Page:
After swimming I walked to Tagon for butteries, forgetting they don't stock them anymore and that you have to go all the way to Brae Garage. Anyway, I walked the loop to Tagon – down to the shore, tide midway out beyond the sea wall, over the little bridge and round the side of the firth, crunching and slithering over the bruck-tangled seaweed aside the path. Then up the calf-wringing sparrel steep (as a child I though we were calling it 'the spiral steep', which is apt, but according to my Shetland Dictionary, sparrel is dialect for the long intestine between stomach and anus, which is also apt). The shop is at the top of the hill, on the main road which heads northwards to Brae. Our old house is set a few fields back from Tagon, the school house of a now defunct primary school which shut down amidst a recent throng of cuts.
The loop continues past Tagon, then cuts across the road and down past the little white church, starkly protestant, very Winter Light, and much smaller than the ruins of Olnafirth Kirk, further down towards the shore, which it replaced in the 1800s. Mum lies to my right, beside the water, and Olnafirth Kirk's much older graveyard is to my left. The Adies are buried here in the old yard: Voe's family of merchants who made the jumper Edmund Hilary wore up Everest in 1953. I remember the big sale in the Adies' barns by the pier when the business wound up in the early nineties. Dad bought a tremendous quantity of Voe Blue and my big sister used some of it to knit a delicate, lacy little cardi with tiny plastic buttons for our little sister. Flag irises and sheep fill the gap over the stile, between the graveyards and the bottom of the sparrel steep. The loop is complete.
I'm writing outdoors today, on the bench outside the pub. Noontide, da heicht o da day. I’ve booked my flights and this time next week I'll be in Naples with S. We talked on the phone last night about what it might be like to live in Shetland one day. I see us in particular houses – B's old place behind the overgrown hedge next to Tagon, empty now, horrifically damp, probably. Or somewhere out past Vidlin, a croft in the loch-pitted wildernesses of deepest Lunna. A warm thought. Madness, perhaps.
It's impossible to untangle my longing for Shetland from a craving for home and comforts now dissolved. How to know whether my current desire, to never leave again, is a form of madness - the melancholy of thwarted grief - or something much more rational, more actionable?
I can see the pier where I broke my leg, aged eleven, running from a boy with a giant crab. His brother ran me over on a push bike. A big boy, the hill too steep for his brakes. Compound fracture, tib and fib. Dad ran me to the Gilbert Bain where I lay for a long time awaiting an empty stomach so that I could be anaesthetised. One bone came through my skin and they hacked off my purple jeans. It was the summer holidays and we'd been scoffing chips round the back of the pub a few hours earlier. I almost went home early to watch Friends but I didn't.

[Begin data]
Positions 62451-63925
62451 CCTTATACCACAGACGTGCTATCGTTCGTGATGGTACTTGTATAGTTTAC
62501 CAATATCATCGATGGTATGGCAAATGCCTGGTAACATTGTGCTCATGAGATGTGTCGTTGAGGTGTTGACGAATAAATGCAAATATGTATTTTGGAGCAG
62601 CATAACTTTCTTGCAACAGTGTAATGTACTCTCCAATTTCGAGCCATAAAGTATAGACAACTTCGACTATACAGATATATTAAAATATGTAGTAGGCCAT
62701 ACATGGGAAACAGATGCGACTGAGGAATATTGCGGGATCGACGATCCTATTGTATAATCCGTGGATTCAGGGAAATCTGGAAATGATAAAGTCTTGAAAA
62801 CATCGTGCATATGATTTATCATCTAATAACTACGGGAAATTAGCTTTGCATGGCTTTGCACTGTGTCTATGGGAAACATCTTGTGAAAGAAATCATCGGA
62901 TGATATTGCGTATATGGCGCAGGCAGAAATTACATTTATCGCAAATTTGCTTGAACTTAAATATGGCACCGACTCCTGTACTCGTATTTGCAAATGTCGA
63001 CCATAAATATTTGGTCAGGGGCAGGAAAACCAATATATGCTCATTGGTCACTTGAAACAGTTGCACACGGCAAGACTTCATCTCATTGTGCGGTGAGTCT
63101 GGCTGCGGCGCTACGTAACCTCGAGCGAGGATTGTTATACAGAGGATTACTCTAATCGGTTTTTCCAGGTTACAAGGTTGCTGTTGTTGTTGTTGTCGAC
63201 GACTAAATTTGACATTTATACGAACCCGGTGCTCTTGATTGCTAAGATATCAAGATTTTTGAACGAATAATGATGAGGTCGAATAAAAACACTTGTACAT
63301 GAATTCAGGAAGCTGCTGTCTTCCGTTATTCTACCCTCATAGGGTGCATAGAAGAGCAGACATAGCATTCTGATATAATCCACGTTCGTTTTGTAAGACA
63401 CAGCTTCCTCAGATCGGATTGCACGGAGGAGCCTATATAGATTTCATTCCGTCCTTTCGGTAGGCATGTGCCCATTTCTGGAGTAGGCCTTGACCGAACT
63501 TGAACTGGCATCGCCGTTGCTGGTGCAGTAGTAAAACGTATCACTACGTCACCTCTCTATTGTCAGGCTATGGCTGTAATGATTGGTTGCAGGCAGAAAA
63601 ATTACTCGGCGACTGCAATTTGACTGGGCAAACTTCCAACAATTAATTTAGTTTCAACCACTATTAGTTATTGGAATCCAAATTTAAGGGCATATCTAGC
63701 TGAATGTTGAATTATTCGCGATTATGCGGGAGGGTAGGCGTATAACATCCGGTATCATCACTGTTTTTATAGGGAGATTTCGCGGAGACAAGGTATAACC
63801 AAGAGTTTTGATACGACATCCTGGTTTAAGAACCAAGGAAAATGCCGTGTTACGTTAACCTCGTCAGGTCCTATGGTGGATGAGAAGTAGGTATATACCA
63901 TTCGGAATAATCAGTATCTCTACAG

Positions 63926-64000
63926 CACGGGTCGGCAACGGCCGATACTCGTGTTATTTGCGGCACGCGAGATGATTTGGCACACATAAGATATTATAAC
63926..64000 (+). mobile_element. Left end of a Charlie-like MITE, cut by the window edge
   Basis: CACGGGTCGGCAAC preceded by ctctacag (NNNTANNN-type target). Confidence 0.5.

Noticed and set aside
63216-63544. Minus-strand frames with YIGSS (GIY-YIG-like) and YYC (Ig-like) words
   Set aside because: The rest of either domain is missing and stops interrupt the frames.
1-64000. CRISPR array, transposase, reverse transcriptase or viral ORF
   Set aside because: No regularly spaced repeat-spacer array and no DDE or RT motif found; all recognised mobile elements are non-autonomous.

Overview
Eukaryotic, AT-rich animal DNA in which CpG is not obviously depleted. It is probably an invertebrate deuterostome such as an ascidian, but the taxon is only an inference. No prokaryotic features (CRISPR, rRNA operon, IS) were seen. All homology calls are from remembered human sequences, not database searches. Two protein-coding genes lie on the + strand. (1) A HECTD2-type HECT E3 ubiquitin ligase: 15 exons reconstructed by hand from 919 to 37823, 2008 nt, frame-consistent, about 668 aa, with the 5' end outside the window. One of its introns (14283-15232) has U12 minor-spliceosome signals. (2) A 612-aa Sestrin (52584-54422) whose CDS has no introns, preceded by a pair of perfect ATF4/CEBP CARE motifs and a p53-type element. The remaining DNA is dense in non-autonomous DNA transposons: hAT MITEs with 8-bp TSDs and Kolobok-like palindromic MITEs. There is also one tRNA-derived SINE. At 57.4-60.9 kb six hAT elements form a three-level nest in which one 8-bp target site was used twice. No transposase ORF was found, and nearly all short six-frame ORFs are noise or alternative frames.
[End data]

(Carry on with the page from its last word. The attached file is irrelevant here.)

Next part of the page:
After T died I sat on this bench because it became very tiring to cry in the house. The sea was a ruthless foil without eyes, getting on with its own thing at a time when nobody else was getting on with their own thing. In that house it was my tragedy in particular but I couldn't own it, suspicious that I might be over-egging the pudding, a fuss out of nothing. This island is not a fussy place. I had to go south for that.
S and I were at Gladstone's Library in Wales, whiskies in hand, crispy with mud, when I first had the thought, “wouldn't it be nice not to go back to Cambridge?” Less fuss. After settling on the Italian countryside as a romantic site for our future selves, it felt imperative to stop off here. In Michael Powell's 1945 film I Know Where I'm Going, Joan Webster, a stuck up Englishwoman, is stranded on the Isle of Mull when dire weather diverts her from the destiny she's been craving. The stasis induced by her confinement upon the island is transformative; the uncovering of values over value, that sort of thing. If latent hopes for a similar catharsis have drawn me back to Shetland then I can only be ambivalent towards my findings.
My catharsis – yours too? - could never be as clean as Joan's. I've a history here that stymies any understanding of my own motivations or sense of destiny. Boxed up between where I am now and where I'm going, there's a coaster Mum once gave me for Christmas. “I'd rather be in Shetland”, it says. Sarcastic, then. A little hysterical, now.
I'm unsure whether grieving is a process of escaping or finding. The same might be said of visiting islands in boxes on maps, especially ones that you ran from at seventeen, knowing that a landmass had become a lesion. Like Joan, I've no idea where I'm going. But it seems that I've long been in two places at once.
Rachael Blyth is from Shetland, and now lives in Somerset. Her writing has appeared in the award-winning food journal Fire & Knives, the Guardian online and Reframing Immersive Theatre and Performance (Palgrave, 2016). She has worked extensively with ritual theatre company FoolishPeople and performed in films, music videos, theatre and live art.
Photograph by calflier001 CC 2.0